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The idea of the “volunteer” far predates the commonly known organization called the “Nonprofit.”  As widely known as nonprofits are in the twenty-first century, their place of origin only found a firm foundation in the 1970’s.  The IRS, at the realization that laws were needed to regulate the tax code, with respect to mission-driven organizations, created Section 501 in the Internal Revenue Code of 1954.  This section, loosely stated, describes that tax exempt donations could be given to nonprofit organizations.  Thus, the nonprofit organization was born.

Before the nonprofit was established in the United States, in particular, citizens were actively at work for centuries, trying to provide for the people of their society in creative and new ways that no one had ever done before.  Paul Arnsberger, Melissa Ludlum, Margaret Riley, and Mark Stanton of the IRS think Alexis de Tocqueville said it best in his 1831 renowned visit to the USA:

“Americans of all ages, conditions, and dispositions constantly unite together. Not only do they have commercial and industrial associations to which all belong but also a thousand other kinds, religious, moral, serious, futile…Americans group together to hold fetes, found seminaries, build inns, construct churches, distribute books…They establish prisons, schools by the same method…I have frequently admired the endless skill with which the inhabitants of the United States manage to set a common aim to the efforts of a great number of men and to persuade them to pursue it voluntarily.”

Defining the Umbrella Term

According to Peter Dobkin Hall, Hauser Center for Nonprofit Organizations’ Senior Research Fellow at Harvard University:

“The terms nonprofit sector and nonprofit organization are neologisms. Coined by economists, lawyers, and policy scientists in the decades following World War II as part of an effort to describe and classify the organizational domain for tax, policy, and regulatory purposes, the meaning varies depending on the identity and intentions of the user.”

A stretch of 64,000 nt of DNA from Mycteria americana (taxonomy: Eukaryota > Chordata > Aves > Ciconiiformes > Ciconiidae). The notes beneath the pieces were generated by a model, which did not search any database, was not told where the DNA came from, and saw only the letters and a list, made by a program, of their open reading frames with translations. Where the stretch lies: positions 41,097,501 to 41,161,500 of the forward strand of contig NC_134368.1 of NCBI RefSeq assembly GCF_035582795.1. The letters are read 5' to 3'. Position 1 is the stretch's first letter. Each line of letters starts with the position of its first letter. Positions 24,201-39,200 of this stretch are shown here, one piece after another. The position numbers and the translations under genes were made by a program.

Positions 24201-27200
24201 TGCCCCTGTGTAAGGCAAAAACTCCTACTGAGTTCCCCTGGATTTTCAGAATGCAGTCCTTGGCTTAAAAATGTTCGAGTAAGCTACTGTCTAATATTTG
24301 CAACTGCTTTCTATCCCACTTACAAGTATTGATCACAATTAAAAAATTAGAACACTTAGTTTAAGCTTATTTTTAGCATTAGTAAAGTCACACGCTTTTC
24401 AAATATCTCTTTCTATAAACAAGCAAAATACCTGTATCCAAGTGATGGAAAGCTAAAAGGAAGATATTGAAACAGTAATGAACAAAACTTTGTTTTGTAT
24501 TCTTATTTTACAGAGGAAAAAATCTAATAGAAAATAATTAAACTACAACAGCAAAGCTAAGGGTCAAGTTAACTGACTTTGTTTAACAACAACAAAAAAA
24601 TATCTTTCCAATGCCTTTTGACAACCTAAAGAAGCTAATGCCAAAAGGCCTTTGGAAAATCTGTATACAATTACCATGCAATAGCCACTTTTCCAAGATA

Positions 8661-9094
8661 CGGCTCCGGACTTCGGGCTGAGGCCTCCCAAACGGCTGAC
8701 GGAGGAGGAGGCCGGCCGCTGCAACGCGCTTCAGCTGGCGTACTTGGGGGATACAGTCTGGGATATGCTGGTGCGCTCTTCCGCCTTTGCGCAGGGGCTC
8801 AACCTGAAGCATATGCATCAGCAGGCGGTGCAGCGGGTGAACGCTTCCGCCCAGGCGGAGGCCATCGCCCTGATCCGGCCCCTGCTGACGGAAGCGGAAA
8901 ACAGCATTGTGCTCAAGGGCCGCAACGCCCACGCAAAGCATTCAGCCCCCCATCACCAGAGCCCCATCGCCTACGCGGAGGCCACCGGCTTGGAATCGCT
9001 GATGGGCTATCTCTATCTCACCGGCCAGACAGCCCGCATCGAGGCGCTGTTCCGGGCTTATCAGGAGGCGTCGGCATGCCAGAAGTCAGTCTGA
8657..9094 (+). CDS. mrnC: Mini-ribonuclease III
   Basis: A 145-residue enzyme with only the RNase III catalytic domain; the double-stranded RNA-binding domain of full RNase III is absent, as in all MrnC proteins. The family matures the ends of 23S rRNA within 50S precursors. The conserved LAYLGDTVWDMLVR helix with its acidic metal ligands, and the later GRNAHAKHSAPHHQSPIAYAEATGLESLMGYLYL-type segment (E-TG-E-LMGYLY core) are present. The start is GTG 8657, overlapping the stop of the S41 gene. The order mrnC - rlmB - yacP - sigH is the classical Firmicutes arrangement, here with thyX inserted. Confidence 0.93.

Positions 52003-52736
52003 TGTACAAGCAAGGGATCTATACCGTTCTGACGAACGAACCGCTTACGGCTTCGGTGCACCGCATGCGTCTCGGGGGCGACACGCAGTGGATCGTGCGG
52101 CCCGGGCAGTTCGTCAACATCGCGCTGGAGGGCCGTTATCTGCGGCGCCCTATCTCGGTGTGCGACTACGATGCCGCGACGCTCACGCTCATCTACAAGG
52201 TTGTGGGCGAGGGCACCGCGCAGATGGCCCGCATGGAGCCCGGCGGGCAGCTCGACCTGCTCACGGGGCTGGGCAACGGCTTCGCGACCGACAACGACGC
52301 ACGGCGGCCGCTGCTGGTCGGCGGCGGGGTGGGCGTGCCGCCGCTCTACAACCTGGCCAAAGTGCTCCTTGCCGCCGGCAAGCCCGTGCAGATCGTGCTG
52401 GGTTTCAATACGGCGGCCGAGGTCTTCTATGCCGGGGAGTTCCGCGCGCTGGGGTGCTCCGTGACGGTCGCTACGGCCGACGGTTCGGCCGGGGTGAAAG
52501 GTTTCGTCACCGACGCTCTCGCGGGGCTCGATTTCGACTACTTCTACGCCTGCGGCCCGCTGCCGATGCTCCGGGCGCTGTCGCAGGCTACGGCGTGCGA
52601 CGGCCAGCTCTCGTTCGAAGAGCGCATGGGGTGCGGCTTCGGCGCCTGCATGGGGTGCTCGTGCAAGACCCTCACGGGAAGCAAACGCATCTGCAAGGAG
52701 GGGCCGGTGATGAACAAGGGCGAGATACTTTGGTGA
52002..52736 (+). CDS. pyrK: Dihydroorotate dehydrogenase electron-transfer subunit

According to the IRS:

“To be tax-exempt under section 501(c)(3) of the Internal Revenue Code, an organization must be organized and operated exclusively for exempt purposes set forth in section 501(c)(3), and none of its earnings may inure to any private shareholder or individual. In addition, it may not be an action organization, i.e., it may not attempt to influence legislation as a substantial part of its activities and it may not participate in any campaign activity for or against political candidates.”

Breaking Down the Term

When someone uses the term “nonprofit organization,” it is usually used to reference parts of the tax code covered in either Section 501(c)(3) or 501(c)(4).  From a more inclusive standpoint, Hall explains, it includes, “political parties, trade associations, mutual benefit associations, and other entities that enjoy various degrees of exemption, accord donors various kinds of tax relief, and are constrained in distributing their surpluses in the form of dividends.”  Although numerous nonprofit organizations fall under the 501(c)(3) and 501(c)(4) regulations, there are twenty-seven other regulations under Section 501 of the IRS tax code.

For a full listing of all twenty-nine types of nonprofit organizations under the IRS tax code, visit Charity Navigator’s website.  To help your organization or an organization you know, reference the IRSs’ document, titled, “Tax-Exempt Status for Your Organization.”